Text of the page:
To me, the highlight of the episode came from the Bran plotline. I can’t remember the last time I said that. Team Bran continued its hike through the frozen tundra until it happened upon the fiery-hued weirwood in Bran’s dreams. But, problem: just as they were about to approach the cave at the foot of the tree, skeletal hands popped out of the ice, and terrifying zombie skeletons attacked. A pitched battle saw Hodor again become the great punching bag of Westeros, Meera Reed kicking ass, and poor Jojen getting stabbed repeatedly. Things looked bleak until one of the Children of the Forest -- think child-sized, wingless fairies -- popped up and started shooting fireballs. I don’t recall Jojen dying in the books, so that was quite a surprise (and there goes the theory I read about Jojen actually being possessed by his warging father, Howland Reed). Safe inside the cave, which was thick with roots from the towering weirwood above, Bran came face to face with the Three-Eyed Crow, who told them he had been watching them all their lives, “with one eye and 1,000” (a significant line to book readers). He had good news and bad news for Bran: “You’ll never walk again, but you will fly.” Bran’s storyline just got super cool, you guys.
In another big surprise, Brienne and Podrick Payne walked right up to Arya Stark and The Hound. THIS NEVER HAPPENED. I had been wondering what the show was doing, bringing Brienne so close to Arya and Sansa so soon. In the books she goes wandering WAY off course, getting involved in some fairly tangential, but possibly quite significant, story beats of her own. Arya and Brienne had a really lovely scene before things predictably devoled into Brienne vs. The Hound -- a battle that, again, never happened in the books. This was an epic beatdown that involved nut punches, an ear being bitten off, and at least two sprawls down rock-covered slopes. In the end, Brienne emerged victorious and The Hound was EFFED. I mean, seriously wounded -- bones protruding from his leg and everything. Arya left him literally begging for death after she walked off with his coin purse. The Hound’s fate is much more ambiguous in the books.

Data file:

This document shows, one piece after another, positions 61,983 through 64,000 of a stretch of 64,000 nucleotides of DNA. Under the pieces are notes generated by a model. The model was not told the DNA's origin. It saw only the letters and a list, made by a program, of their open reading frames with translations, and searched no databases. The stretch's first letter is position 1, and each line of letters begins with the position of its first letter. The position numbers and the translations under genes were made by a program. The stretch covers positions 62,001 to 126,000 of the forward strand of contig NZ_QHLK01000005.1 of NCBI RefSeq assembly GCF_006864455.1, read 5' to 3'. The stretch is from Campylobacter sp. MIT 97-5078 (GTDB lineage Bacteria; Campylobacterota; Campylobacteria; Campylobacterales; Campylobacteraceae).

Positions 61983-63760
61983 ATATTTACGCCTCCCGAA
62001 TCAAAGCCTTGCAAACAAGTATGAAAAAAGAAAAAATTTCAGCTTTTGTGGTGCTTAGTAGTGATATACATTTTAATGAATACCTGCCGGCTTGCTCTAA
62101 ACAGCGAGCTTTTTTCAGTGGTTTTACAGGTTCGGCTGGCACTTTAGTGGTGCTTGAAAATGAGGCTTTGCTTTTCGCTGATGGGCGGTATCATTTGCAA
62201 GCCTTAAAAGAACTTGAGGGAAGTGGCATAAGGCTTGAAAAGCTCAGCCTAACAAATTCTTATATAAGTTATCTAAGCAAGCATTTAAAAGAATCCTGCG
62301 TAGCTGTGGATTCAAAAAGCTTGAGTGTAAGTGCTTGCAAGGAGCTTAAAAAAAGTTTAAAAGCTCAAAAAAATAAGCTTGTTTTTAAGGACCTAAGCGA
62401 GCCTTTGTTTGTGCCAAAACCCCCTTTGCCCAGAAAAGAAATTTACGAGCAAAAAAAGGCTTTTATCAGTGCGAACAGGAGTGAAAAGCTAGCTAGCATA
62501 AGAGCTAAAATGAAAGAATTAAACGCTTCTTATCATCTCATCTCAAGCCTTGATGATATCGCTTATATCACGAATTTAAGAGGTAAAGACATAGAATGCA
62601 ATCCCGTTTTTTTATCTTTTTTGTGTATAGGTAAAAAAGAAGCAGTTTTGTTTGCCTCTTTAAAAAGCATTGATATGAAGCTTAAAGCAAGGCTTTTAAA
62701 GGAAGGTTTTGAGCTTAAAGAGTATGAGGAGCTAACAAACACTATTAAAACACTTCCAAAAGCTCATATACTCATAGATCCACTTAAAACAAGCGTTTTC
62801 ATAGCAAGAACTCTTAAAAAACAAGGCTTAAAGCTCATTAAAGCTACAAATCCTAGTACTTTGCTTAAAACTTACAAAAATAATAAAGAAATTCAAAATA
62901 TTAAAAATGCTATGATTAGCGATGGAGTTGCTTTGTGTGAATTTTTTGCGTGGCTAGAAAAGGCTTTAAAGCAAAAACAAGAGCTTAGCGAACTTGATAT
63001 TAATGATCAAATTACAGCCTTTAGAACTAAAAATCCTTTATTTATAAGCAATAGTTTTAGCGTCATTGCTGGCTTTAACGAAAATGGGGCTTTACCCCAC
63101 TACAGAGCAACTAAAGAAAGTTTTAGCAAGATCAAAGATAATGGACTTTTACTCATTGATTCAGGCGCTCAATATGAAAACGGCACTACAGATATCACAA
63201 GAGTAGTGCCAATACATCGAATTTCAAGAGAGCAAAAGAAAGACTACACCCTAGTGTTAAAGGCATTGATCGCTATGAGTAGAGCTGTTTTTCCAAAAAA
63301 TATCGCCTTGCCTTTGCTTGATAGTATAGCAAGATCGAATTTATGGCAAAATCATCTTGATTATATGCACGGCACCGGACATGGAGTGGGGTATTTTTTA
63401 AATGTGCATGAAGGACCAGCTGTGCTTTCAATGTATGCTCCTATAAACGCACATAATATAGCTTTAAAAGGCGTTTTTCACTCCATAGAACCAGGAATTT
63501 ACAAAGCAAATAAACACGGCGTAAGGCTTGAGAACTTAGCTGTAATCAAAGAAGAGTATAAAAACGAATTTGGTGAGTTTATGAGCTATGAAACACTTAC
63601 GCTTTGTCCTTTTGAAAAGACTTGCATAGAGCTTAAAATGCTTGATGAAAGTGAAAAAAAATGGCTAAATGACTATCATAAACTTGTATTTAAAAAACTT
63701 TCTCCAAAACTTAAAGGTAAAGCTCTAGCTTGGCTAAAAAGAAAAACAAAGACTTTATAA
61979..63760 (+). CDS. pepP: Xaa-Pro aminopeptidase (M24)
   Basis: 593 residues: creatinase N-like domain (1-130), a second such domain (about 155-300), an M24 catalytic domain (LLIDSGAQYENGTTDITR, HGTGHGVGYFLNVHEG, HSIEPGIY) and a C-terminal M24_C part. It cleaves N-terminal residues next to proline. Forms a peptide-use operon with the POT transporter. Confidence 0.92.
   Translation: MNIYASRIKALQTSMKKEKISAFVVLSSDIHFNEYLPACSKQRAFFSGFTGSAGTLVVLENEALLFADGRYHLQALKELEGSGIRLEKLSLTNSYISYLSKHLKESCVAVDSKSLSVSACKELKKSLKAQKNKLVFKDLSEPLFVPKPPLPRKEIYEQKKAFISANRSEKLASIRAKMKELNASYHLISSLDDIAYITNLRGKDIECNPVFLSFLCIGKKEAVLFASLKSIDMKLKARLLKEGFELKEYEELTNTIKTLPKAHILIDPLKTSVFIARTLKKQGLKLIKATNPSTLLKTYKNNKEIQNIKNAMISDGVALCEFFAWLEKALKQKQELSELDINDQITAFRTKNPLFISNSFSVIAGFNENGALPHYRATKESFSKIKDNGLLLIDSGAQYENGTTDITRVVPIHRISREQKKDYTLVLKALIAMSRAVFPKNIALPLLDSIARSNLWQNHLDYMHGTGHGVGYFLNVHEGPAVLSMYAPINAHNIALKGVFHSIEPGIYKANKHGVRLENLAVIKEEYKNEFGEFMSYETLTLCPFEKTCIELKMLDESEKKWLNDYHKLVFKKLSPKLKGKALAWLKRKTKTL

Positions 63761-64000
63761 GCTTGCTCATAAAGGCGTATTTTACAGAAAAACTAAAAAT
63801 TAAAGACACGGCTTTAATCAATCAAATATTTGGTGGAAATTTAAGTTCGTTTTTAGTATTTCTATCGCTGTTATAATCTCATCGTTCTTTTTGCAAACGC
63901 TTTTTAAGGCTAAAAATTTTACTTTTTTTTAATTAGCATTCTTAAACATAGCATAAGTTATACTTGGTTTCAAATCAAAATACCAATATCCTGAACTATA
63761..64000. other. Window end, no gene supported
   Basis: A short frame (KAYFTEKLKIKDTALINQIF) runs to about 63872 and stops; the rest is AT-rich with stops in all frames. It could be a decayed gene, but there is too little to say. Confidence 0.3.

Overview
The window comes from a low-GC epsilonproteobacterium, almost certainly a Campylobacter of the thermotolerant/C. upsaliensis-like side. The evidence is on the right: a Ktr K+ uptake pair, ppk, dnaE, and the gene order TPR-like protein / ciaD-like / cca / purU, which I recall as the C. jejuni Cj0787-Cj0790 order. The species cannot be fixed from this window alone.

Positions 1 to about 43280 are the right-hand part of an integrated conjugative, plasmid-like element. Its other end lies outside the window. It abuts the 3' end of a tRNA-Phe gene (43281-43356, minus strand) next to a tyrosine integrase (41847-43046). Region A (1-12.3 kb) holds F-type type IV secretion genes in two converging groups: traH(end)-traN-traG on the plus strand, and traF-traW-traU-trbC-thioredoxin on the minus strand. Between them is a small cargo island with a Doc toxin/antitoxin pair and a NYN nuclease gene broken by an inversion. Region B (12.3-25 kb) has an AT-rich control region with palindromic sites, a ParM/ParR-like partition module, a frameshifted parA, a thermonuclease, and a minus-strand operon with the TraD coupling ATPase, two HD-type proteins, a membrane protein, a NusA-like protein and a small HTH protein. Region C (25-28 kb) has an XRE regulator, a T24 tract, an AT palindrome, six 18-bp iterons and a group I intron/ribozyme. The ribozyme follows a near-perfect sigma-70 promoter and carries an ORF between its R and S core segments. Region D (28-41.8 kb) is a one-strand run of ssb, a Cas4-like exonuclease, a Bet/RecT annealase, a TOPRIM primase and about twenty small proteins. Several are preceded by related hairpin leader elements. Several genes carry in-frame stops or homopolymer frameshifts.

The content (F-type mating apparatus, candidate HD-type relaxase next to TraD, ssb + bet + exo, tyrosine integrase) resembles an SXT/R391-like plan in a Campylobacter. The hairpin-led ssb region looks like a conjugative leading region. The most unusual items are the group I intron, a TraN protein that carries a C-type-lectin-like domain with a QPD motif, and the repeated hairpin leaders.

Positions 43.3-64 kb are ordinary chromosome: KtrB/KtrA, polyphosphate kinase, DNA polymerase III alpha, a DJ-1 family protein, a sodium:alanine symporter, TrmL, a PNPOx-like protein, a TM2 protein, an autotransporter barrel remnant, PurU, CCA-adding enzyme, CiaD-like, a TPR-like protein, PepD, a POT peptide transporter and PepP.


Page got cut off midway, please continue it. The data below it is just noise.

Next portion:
Finally, in the Tyrion plot, Jaime worked with Varys to spirit his little brother out of King’s Landing in order to save him from being executed. Some critical discussions between Jaime and Tyrion, and later Tyrion and Varys, were left totally out of the episode, specifically regarding Tyrion’s first wife, Tysha. That’s going to be problematic going forward, as the information contained in that discussion has a profound impact on Tyrion. Tyrion decided to make a last-minute stop by the Tower of the Hand and found Shae in his father’s bed. Awkward. There was a struggle -- this scene was weirdly way more upsetting in the show than it was in the book -- and Tyrion strangled Shae to death with a gold necklace. I will say that the show did a much better job establishing Shae’s motivations for betrayal than the books ever did. Tyrion then grabbed a crossbow (Joffrey’s?), found Tywin in the crapper. After a conversation about whores and survival, Tyrion shot his father in the gut. And then he shot him again for good measure, meaning TywinLannister is officially dead, too. Happy Father’s Day, Tywin! And then Tyrion got packed away in a crate by Varys and put on a ship. So please check your FedEx packages very carefully over the next few days.
Also going on a journey: Arya Stark, who booked herself a passage to Braavos thanks to that coin given to her by the Faceless Man back in, like, Season 2. And that was the end of the season.
Which was nice, I guess. A lovely shot. And everyone loves Arya, especially now that she’s finally on her own, in the must fucked-up “Mary Tyler Moore” scenario ever. But the third book had an absolutely jaw-dropping epilogue that I think most readers who also watch the show expected to close out the episode…and it didn’t. They just left it for, presumably, Season 5. And I just don’t get that. It is in the Top 5 WTF moments in “A Song of Ice and Fire” history, and tonight would have been the IDEAL place to drop it. So I’m really not at all clear on what the showrunners were thinking there.